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Telomeres in cancer: tumour suppression and genome instability

An Author Correction to this article was published on 28 February 2019

Key Points

  • Telomeres sustain the proliferative capacity of cells and maintain genome integrity by ensuring that chromosome ends are not mistaken for sites of DNA damage. Chromosome end protection is achieved by the telomeric shelterin complex, which suppresses DNA damage signalling and repair pathways.

  • In telomerase-negative cells, telomeres shorten during cell proliferation owing to incomplete DNA replication and exonucleolytic processing. This attrition compromises telomere function leading to signalling by the kinases ATM and ATR, cell cycle arrest and senescence or apoptosis.

  • Telomere attrition represents a major barrier to tumorigenesis, operating as a tumour suppressor pathway.

  • Loss of the RB and p53 pathways disables the ability of cells to arrest following ATR and ATM signalling at telomeres that were compromised by attrition.

  • RB-deficient and p53-deficient cells continue to experience telomere shortening, which leads to telomere crisis.

  • Telomere crisis can cause a wide array of genomic aberrations, including chromosome deletions and amplifications, translocations, chromothripsis, kataegis and tetraploidization.

  • Telomere crisis has been documented in many cancers, including chronic lymphocytic leukaemia, breast cancer and colorectal adenomas.

  • Activation of telomerase provides an escape from crisis and allows outgrowth of cells with a rearranged genome.

Abstract

The shortening of human telomeres has two opposing effects during cancer development. On the one hand, telomere shortening can exert a tumour-suppressive effect through the proliferation arrest induced by activating the kinases ATM and ATR at unprotected chromosome ends. On the other hand, loss of telomere protection can lead to telomere crisis, which is a state of extensive genome instability that can promote cancer progression. Recent data, reviewed here, provide new evidence for the telomere tumour suppressor pathway and has revealed that telomere crisis can induce numerous cancer-relevant changes, including chromothripsis, kataegis and tetraploidization.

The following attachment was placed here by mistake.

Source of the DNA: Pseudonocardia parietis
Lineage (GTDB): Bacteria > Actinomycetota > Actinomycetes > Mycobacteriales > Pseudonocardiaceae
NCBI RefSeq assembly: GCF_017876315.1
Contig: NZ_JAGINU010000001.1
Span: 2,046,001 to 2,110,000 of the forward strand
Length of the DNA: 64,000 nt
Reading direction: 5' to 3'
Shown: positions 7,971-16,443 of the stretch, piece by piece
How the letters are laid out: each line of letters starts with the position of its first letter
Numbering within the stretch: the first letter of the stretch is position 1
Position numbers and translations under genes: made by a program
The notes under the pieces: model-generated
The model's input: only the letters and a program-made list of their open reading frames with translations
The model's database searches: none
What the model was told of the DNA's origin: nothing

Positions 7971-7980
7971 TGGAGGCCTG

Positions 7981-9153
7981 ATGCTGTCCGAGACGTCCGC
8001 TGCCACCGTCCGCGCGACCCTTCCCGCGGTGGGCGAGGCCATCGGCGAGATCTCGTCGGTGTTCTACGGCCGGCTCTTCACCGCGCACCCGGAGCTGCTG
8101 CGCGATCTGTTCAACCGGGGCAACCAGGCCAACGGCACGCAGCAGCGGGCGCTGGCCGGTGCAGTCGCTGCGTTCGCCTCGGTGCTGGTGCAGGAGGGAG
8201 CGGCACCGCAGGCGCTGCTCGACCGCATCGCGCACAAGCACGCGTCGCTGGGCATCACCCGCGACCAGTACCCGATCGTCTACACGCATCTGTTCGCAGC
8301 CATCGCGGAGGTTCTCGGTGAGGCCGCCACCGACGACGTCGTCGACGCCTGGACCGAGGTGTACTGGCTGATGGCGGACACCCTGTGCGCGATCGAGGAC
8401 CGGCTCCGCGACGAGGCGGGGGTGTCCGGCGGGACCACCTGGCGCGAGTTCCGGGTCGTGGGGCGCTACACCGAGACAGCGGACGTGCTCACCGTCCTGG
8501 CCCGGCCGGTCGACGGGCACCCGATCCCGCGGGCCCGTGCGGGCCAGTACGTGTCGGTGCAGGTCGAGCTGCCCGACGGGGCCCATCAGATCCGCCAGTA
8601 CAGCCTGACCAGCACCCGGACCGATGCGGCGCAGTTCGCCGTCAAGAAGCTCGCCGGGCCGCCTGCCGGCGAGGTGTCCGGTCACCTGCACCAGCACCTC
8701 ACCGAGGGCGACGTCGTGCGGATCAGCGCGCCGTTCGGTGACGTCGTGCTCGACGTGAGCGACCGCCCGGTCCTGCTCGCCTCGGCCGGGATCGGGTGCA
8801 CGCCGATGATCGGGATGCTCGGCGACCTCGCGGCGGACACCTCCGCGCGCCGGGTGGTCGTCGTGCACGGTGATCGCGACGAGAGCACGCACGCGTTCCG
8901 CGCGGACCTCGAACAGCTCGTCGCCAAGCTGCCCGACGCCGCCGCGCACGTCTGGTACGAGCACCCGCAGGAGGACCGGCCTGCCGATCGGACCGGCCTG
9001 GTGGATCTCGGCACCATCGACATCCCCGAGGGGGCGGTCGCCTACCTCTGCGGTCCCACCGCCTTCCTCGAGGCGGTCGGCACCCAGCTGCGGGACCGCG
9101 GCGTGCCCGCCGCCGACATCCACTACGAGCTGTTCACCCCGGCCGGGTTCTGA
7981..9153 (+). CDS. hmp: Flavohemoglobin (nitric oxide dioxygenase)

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Figure 1: Composition and structure of the human telomere system.
Figure 2: Telomere shortening as a barrier to tumorigenesis.
Figure 3: Telomere crisis.
Figure 4: BFB cycles and chromosomal rearrangements during telomere crisis.
Figure 5: Chromothripsis and kataegis in telomere crisis.
Figure 6: Tetraploidization during telomere crisis.

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Acknowledgements

The authors thank S. Yu and the de Lange laboratory for discussions and help with this manuscript. The authors' work is supported by grants from the US National Institutes of Health (CA181090, AG016642 and K99CA212290), the STARR Cancer Consortium and the Breast Cancer Research Foundation.

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PowerPoint slides

Glossary

ATM

A PI3K-related protein kinase that initiates the response to double-strand breaks, with crucial roles in cell cycle regulation and DNA repair.

ATR

A PI3K-related protein kinase that responds to the formation of single-stranded DNA, with a crucial role in the response to replication stress and double-strand breaks.

Non-homologous end joining

A major double-strand break repair pathway that does not rely on sequence homology and can result in small insertions and deletions at the site of repair.

Hayflick limit

The finite proliferation potential of primary human cells.

Dicentric chromosomes

Abnormal chromosomes with two centromeres that can result from telomere–telomere fusion.

Break-induced replication

An origin of replication-independent replication restart that is initiated by the invasion of resected DNA into homologous sequences.

Micronuclei

Abnormal, small nuclei containing one or more chromosome (fragments); often formed as a result of mitotic chromosome segregation defects.

Lamin

An intermediate filament protein that imparts structural rigidity to the nucleus by assembling into a meshwork at the inner nuclear membrane.

Hyper-triploid karyotype

A genome that contains more than three (3N) but less than four (4N) sets of chromosomes.

Anaphase bridges

DNA bridges that connect chromatin masses undergoing separation during anaphase and can be observed with conventional DNA staining techniques.

Usual ductal hyperplasia

A benign overgrowth of cells that line the ducts or milk glands and is associated with an elevated risk of breast cancer.

Ductal carcinoma in situ

A noninvasive, early form of breast cancer characterized by proliferative, malignant cells that are confined to the milk duct.

Alternative lengthening of telomeres

A telomere lengthening mechanism that relies on homologous recombination-mediated DNA copying to counteract telomere shortening.

Chromoplexy

A class of complex DNA rearrangements frequently observed in prostate cancer, which is characterized by multiple chromatin rearrangements that arise in a highly interdependent manner.

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Maciejowski, J., de Lange, T. Telomeres in cancer: tumour suppression and genome instability. Nat Rev Mol Cell Biol 18, 175–186 (2017). https://doi.org/10.1038/nrm.2016.171

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